Retinal imaging is used by optometrists and ophthalmologists to screen for and diagnose eye and non-eye diseases. It is believed that indicators of systemic diseases and precursors to different eye conditions often exhibit first on the periphery of the retina. Current retinal examination methods provide a narrow field of view (about 5%) and can therefore miss eye and non-eye disorders that may be present and can be detected on the periphery of the retina. However as the field of view becomes greater, certain artifacts can be captured in the image making its analysis more challenging. An example of this is the presence of eyelashes. In this work, an automated image-pair registration method known as the Generalized Dual-Bootstrap Iterative Closest Point (GDB-ICP) algorithm [2]-[4], was used to suppress the eyelash artifact, of ultra-widefield retinal images. The percent of suppression evidenced in the mosaic created by the algorithm was quantified. For the pair of images used in this work the percent of suppresion obtained, was 6.13% in regards to the overall image.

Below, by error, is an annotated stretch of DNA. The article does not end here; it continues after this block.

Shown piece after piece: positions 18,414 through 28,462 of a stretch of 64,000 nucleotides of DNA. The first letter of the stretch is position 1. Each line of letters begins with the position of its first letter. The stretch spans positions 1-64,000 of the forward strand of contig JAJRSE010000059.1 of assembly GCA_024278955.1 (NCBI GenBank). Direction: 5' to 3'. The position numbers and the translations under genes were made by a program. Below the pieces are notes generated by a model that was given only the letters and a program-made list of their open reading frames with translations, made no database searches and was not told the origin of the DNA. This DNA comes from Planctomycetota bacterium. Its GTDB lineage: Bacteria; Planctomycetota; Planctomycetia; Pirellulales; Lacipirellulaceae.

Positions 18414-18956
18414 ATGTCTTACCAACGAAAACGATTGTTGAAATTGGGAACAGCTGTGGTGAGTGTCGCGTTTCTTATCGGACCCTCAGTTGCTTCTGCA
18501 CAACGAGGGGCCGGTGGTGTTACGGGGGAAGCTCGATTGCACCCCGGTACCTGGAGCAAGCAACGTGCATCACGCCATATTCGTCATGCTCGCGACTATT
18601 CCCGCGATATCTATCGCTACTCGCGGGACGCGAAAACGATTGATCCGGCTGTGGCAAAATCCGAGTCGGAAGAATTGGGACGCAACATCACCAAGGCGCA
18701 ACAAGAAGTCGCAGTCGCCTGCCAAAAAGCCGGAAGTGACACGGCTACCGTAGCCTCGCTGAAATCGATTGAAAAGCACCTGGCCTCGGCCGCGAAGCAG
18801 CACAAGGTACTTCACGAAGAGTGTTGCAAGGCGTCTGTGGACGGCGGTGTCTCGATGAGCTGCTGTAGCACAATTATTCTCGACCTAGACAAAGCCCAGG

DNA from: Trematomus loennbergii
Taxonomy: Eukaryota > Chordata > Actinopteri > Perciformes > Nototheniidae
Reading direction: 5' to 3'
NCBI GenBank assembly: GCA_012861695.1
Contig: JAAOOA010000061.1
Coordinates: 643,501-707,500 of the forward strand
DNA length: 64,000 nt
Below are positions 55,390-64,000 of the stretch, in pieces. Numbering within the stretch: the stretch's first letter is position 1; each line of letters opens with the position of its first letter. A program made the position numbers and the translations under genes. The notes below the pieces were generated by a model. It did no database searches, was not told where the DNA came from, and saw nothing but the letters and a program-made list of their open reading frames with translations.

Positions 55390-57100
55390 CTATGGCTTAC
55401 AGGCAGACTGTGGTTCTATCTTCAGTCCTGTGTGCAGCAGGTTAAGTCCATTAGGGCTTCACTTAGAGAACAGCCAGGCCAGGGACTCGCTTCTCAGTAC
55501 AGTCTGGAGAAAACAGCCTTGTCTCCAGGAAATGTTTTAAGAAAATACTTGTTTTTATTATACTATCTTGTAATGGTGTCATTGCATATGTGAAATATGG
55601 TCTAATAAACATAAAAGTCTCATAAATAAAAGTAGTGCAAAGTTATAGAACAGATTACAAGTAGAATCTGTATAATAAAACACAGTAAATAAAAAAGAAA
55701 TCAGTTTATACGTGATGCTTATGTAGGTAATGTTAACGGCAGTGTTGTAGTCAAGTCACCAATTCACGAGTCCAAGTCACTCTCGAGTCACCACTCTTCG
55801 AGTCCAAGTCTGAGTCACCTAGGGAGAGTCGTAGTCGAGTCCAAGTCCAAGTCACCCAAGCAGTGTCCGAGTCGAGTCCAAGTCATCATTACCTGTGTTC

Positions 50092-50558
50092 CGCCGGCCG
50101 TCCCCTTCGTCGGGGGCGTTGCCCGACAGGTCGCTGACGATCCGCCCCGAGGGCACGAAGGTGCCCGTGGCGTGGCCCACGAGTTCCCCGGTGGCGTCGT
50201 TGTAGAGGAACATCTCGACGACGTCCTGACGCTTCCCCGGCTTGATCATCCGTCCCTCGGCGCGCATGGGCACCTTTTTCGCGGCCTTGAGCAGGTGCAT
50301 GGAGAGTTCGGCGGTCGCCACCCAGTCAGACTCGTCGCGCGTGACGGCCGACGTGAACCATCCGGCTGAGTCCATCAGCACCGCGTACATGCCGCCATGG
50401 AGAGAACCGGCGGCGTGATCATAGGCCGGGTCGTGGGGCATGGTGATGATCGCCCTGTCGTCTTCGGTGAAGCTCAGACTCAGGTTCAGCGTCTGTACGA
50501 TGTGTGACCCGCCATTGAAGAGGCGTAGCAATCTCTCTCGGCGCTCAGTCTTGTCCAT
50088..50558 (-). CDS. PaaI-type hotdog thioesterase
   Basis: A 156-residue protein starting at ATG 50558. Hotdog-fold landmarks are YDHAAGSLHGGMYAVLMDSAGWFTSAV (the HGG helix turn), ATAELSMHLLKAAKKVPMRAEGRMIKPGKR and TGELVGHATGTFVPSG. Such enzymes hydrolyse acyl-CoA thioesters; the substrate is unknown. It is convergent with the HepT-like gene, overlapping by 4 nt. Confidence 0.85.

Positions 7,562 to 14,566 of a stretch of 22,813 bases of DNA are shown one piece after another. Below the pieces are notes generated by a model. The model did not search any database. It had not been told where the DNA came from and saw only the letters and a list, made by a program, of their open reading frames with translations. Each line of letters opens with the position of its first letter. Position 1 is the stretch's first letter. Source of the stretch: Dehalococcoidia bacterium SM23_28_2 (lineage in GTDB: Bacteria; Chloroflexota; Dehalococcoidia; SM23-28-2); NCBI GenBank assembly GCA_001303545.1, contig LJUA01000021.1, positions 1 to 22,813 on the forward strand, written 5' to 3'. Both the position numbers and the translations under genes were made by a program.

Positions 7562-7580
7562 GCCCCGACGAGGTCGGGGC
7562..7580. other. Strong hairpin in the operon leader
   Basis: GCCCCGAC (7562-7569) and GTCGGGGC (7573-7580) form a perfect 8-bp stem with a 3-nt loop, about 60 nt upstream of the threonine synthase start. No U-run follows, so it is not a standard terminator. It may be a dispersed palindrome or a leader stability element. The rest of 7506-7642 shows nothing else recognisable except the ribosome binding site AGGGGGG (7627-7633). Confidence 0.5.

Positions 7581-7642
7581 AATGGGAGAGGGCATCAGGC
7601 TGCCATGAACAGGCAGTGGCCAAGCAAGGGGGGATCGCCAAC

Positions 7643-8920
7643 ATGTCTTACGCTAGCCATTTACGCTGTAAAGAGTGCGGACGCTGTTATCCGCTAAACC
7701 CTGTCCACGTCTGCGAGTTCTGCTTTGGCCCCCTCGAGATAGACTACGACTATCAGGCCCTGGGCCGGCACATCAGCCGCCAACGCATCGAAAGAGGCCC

Poster presented at the 2007 Thrust R2B Localized Probing and Mosaicing Methods Conference


C. Elegans, Tracking, eyes, GDB-ICP

Subject Categories

Diagnostic imaging--Technological innovations


Biomedical Engineering and Bioengineering


Bernard M. Gordon Center for Subsurface Sensing and Imaging Systems (Gordon-CenSSIS)

Publication Date


Rights Holder

Bernard M. Gordon Center for Subsurface Sensing and Imaging Systems (Gordon-CenSSIS)

Click button above to open, or right-click to save.